Chrysler Dealers Find Barriers to Re-entry

Friday, August 6, 2010 | By Nick Bunkley, The New York Times

After a year of fighting Chrysler’s decision to cast aside his dealership, Jim Bickford expected to be back running Westminster Dodge, the only Chrysler franchise in Boston.

An arbitrator last month declared the dealership “a proven performer, with an experienced, enthusiastic and competent management team, which has earned the right to continue.”

But Mr. Bickford is still not sure whether he will be able to return to selling new cars and trucks. Chrysler is offering to bring Westminster Dodge back aboard only if it meets a list of restrictions, undertakes immediate renovations — and if no nearby dealer objects.

“We won our case, let’s move on,” said Mr. Bickford, whose father began working at the dealership more than 50 years ago and bought it in 1977.

I don’t understand why they’re playing such hardball. I really want to just be reinstated and go back to the way things were.”

Dozens of Chrysler dealers who have won arbitration rulings against the carmaker are back in the hands of the same people who wanted them gone in the first place. And many of the dealers say Chrysler is not only refusing to extend a welcoming hand, but is imposing requirements more rigorous than many existing dealers must follow.

Chrysler says it is complying with the law passed in December by Congress that set up the arbitration process. A spokesman, Mike Palese, said the company could subject former dealers to the same terms imposed on first-time applicants because Chrysler was a new company after emerging last year from government-aided bankruptcy.

“There are expectations by these dealers that they should get what they had, but that is not what the law stipulates,” Mr. Palese said. “We’re just trying to follow the law and also account for our business needs. We have a responsibility to the owners and to the U.S. taxpayers to create a viable company.”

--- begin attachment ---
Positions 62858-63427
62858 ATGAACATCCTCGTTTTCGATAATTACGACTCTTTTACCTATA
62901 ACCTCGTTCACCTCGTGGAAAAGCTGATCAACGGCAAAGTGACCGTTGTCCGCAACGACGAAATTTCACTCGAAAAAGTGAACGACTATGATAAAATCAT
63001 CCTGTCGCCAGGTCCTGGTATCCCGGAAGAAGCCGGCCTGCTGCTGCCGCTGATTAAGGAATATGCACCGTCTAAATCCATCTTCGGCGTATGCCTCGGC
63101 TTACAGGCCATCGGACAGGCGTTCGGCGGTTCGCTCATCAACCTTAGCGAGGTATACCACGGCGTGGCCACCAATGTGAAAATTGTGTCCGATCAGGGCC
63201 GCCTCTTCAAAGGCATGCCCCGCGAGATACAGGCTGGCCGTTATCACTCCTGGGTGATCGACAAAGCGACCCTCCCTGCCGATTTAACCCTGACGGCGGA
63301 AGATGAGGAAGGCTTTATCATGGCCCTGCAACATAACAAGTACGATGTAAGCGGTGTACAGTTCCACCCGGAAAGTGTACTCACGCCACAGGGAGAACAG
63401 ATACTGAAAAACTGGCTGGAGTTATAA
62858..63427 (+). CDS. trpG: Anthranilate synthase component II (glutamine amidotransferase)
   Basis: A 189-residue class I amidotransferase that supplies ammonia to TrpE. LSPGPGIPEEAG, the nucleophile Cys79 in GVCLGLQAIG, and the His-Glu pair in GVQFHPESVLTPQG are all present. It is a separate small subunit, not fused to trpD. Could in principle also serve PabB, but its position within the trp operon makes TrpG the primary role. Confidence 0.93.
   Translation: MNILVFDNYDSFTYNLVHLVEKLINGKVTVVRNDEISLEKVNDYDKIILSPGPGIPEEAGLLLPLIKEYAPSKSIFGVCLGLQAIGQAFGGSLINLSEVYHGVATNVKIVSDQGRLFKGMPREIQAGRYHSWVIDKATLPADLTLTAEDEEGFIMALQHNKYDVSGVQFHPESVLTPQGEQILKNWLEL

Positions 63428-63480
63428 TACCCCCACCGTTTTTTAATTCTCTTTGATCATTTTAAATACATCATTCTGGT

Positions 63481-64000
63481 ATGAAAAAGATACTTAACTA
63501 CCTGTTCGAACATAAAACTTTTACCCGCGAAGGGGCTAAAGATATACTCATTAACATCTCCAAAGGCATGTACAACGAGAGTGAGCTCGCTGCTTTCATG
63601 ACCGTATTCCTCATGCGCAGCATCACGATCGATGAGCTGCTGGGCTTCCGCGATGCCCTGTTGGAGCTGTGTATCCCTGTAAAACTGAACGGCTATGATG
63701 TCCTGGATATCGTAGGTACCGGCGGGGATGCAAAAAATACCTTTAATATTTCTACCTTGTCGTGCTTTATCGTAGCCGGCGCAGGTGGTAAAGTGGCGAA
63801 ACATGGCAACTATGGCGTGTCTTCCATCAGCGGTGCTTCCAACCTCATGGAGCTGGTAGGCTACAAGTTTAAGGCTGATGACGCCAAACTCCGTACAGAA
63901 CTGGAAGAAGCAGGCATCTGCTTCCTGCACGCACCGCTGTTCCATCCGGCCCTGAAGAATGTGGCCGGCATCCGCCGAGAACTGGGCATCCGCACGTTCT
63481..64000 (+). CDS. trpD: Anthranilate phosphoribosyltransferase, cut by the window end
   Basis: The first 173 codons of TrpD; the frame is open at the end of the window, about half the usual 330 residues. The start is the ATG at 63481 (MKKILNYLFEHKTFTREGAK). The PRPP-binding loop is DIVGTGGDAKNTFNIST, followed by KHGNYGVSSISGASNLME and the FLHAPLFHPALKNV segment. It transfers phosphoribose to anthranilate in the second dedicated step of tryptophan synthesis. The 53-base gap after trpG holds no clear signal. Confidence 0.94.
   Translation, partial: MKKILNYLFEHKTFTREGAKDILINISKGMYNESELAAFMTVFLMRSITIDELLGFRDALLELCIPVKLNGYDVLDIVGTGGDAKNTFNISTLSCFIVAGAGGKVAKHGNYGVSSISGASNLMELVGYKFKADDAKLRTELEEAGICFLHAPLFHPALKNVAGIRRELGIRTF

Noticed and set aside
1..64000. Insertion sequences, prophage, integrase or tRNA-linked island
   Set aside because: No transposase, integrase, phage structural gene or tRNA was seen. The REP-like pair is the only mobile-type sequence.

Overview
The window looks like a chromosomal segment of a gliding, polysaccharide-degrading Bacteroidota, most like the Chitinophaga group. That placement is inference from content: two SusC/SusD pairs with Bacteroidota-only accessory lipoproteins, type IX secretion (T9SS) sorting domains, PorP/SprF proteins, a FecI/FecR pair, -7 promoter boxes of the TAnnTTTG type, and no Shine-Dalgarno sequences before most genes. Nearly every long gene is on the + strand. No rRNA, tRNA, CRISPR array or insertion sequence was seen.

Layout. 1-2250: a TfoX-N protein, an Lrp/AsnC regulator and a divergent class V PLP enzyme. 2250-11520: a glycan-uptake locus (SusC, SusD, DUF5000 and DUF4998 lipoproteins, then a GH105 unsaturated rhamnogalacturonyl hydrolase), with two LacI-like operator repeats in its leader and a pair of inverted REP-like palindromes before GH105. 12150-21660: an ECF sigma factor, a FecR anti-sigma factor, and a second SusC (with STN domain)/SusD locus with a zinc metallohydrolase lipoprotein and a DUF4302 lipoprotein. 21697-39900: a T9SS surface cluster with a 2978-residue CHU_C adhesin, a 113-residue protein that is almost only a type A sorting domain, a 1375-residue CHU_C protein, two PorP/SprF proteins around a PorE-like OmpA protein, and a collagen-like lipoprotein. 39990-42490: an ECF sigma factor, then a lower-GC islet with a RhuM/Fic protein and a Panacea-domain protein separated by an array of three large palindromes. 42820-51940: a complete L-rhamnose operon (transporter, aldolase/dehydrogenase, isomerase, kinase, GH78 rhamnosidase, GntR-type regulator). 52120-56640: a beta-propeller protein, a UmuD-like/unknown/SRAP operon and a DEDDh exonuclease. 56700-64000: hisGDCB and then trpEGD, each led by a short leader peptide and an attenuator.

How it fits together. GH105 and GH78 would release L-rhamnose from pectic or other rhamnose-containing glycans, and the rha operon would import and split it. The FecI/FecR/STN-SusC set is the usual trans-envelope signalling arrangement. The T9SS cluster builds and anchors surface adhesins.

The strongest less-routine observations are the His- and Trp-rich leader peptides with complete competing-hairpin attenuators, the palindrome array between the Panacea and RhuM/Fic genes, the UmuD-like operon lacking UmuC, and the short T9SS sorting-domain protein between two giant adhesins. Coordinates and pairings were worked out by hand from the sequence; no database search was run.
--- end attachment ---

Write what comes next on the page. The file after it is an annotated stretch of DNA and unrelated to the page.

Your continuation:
In addition to the 32 dealers who have won in arbitration, out of 789 cut over all, Chrysler in March offered 50 former dealers in rural areas the opportunity to come back. Twenty-one of them have accepted the offer, Mr. Palese said.

Mr. Palese said some of the dealers who had won in arbitration also accepted Chrysler’s terms, but he declined to say how many. He said Chrysler was in talks with many of the dealers and was “very open to having a substantive discussion” if a dealer could present a “compelling reason” to negotiate the terms being offered.

Among the terms many returning dealers consider most unreasonable are requirements that their showroom be enlarged and updated to meet Chrysler’s standards for selling all four brands, even if they sold only one or two, and a provision that lets Chrysler install a competing dealer nearby if it wishes.

A big question is why dealers would fight so hard to restore ties with a company that publicly tossed them aside and whose prospects remain uncertain. Chrysler’s retail sales, which exclude bulk deliveries to businesses and governments, are down more than 25 percent since its bankruptcy, while other carmakers have increased retail sales.

In fact, some dealers wanted nothing more to do with Chrysler and instead sought compensation for losing their franchise.

Of the 418 former dealers who filed for arbitration against Chrysler, 150 settled privately, Mr. Palese said. The agreements are confidential, but people with direct knowledge of the terms said settlements averaged about $500,000.

Mr. Palese said 130 cases had been withdrawn or dismissed, and 108 had gone through the full arbitration process, with Chrysler prevailing in 76.